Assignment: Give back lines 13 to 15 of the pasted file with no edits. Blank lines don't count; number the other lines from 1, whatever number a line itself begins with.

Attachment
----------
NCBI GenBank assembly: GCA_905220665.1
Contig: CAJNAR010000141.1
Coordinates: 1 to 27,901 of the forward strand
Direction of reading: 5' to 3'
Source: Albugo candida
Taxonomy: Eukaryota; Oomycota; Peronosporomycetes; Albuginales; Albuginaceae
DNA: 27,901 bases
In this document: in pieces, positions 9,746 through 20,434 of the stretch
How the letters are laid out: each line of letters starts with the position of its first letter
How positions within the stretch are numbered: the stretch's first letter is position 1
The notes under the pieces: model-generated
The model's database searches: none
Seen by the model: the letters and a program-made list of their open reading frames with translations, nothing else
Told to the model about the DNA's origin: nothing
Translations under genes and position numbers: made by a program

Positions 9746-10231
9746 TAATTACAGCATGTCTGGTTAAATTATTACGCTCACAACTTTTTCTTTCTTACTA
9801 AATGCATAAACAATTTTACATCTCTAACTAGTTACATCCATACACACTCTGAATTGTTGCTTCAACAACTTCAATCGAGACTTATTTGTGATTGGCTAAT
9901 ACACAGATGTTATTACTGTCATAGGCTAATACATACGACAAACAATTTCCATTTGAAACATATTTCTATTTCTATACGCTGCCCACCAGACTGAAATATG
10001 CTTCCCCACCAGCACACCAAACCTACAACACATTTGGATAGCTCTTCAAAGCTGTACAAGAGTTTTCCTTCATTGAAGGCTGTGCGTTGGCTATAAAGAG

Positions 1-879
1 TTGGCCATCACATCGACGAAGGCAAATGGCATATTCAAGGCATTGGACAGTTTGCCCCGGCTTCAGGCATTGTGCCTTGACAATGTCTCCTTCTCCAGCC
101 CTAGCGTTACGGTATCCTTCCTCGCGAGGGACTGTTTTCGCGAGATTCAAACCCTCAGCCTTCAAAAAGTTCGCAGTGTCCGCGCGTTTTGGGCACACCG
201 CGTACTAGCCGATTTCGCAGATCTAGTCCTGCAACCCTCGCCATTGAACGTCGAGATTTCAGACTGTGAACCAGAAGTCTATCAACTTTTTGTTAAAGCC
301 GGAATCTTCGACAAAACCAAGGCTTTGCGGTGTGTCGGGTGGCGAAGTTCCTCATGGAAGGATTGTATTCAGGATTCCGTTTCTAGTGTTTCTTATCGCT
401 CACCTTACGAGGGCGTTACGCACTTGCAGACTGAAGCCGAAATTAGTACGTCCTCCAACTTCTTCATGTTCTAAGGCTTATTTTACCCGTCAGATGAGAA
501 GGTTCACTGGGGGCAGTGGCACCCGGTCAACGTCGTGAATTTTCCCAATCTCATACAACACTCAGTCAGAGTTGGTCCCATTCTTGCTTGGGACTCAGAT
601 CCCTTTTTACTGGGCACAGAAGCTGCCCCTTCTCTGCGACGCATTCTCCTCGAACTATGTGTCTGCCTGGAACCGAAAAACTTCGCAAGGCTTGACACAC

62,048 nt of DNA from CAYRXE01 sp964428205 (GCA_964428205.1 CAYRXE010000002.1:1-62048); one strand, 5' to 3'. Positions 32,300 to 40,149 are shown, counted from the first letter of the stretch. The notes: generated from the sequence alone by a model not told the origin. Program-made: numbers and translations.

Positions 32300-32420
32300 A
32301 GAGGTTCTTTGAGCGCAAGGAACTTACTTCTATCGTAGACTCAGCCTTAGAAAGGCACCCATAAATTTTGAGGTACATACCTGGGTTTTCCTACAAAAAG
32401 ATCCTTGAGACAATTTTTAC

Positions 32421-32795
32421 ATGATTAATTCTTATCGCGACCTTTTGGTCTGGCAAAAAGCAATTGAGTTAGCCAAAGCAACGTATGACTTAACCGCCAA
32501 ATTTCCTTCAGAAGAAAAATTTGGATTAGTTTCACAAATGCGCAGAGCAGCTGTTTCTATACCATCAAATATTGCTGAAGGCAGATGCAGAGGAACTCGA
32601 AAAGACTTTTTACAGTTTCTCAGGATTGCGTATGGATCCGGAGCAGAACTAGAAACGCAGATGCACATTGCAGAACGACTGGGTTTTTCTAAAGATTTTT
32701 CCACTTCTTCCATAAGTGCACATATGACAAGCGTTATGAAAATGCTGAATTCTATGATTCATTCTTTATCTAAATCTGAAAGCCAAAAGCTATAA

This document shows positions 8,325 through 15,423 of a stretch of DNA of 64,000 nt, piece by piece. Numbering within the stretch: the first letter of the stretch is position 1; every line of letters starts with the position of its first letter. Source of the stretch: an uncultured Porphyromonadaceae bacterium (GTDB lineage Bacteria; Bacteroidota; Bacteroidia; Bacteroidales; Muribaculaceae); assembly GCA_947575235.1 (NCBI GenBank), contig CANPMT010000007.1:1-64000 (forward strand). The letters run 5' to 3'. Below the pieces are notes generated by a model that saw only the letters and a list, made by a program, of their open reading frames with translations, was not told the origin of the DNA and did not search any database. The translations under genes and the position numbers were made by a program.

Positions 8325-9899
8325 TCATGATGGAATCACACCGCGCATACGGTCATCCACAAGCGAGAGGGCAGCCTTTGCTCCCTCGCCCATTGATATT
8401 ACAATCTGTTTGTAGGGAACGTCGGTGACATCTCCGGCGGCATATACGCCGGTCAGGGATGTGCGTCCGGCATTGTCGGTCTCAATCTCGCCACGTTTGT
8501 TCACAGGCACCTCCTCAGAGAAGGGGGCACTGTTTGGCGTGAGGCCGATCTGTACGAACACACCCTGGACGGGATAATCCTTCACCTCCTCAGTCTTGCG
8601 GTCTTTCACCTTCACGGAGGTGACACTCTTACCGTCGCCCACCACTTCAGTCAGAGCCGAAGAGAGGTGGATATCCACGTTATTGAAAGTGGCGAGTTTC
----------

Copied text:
Seen by the model: the letters and a program-made list of their open reading frames with translations, nothing else
Told to the model about the DNA's origin: nothing
Translations under genes and position numbers: made by a program